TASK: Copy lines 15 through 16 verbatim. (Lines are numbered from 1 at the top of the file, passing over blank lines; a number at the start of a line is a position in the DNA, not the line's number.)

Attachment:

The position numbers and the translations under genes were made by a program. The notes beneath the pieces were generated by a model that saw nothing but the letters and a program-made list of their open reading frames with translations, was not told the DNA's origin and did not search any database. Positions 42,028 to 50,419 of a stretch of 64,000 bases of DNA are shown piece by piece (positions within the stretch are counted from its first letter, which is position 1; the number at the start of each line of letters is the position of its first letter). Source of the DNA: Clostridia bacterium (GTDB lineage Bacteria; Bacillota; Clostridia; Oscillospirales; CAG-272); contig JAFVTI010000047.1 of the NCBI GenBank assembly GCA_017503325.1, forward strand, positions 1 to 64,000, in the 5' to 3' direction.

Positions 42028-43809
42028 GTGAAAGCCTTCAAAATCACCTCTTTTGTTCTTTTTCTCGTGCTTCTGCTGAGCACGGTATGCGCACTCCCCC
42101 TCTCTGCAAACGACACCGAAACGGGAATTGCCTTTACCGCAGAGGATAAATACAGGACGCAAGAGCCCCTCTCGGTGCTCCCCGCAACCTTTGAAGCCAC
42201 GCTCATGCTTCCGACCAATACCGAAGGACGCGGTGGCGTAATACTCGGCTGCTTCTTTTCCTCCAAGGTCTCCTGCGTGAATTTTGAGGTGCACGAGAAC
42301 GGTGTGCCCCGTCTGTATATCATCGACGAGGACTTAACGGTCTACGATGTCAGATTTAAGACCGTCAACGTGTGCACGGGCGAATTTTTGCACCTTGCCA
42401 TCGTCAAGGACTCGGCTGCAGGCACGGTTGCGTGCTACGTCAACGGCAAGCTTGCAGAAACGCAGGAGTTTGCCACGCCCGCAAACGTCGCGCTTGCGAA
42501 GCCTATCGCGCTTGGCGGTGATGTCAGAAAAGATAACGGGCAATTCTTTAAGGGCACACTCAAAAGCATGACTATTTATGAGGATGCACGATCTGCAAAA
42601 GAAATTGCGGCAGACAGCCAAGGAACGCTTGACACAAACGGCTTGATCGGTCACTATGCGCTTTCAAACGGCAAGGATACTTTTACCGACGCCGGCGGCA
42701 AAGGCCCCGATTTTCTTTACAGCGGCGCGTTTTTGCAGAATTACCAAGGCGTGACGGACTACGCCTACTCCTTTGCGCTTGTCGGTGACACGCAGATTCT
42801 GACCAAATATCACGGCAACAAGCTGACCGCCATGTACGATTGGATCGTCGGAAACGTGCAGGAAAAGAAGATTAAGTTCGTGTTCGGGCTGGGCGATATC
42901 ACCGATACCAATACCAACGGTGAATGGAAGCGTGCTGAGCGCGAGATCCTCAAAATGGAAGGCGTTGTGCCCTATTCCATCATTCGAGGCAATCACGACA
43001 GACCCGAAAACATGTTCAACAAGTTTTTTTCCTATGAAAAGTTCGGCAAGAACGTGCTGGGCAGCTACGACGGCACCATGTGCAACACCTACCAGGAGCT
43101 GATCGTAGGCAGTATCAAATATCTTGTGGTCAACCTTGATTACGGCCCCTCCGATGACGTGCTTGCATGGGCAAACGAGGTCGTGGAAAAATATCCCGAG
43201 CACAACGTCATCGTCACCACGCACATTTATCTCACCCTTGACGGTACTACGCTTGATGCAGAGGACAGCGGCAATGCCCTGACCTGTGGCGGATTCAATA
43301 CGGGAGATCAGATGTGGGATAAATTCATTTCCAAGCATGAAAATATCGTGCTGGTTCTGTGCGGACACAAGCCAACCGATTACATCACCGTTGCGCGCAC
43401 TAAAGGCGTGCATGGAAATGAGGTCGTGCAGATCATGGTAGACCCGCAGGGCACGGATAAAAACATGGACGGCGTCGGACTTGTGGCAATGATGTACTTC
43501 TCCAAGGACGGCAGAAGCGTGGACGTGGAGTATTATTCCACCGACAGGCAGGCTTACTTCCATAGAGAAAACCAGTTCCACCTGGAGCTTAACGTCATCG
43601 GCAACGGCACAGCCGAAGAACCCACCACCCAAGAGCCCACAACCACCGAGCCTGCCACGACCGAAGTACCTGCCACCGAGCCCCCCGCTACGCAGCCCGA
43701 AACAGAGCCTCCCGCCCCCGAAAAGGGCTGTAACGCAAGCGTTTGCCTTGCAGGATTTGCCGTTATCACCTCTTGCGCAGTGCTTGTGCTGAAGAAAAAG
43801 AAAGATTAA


43201 CACAACGTCATCGTCACCACGCACATTTATCTCACCCTTGACGGTACTACGCTTGATGCAGAGGACAGCGGCAATGCCCTGACCTGTGGCGGATTCAATA
43301 CGGGAGATCAGATGTGGGATAAATTCATTTCCAAGCATGAAAATATCGTGCTGGTTCTGTGCGGACACAAGCCAACCGATTACATCACCGTTGCGCGCAC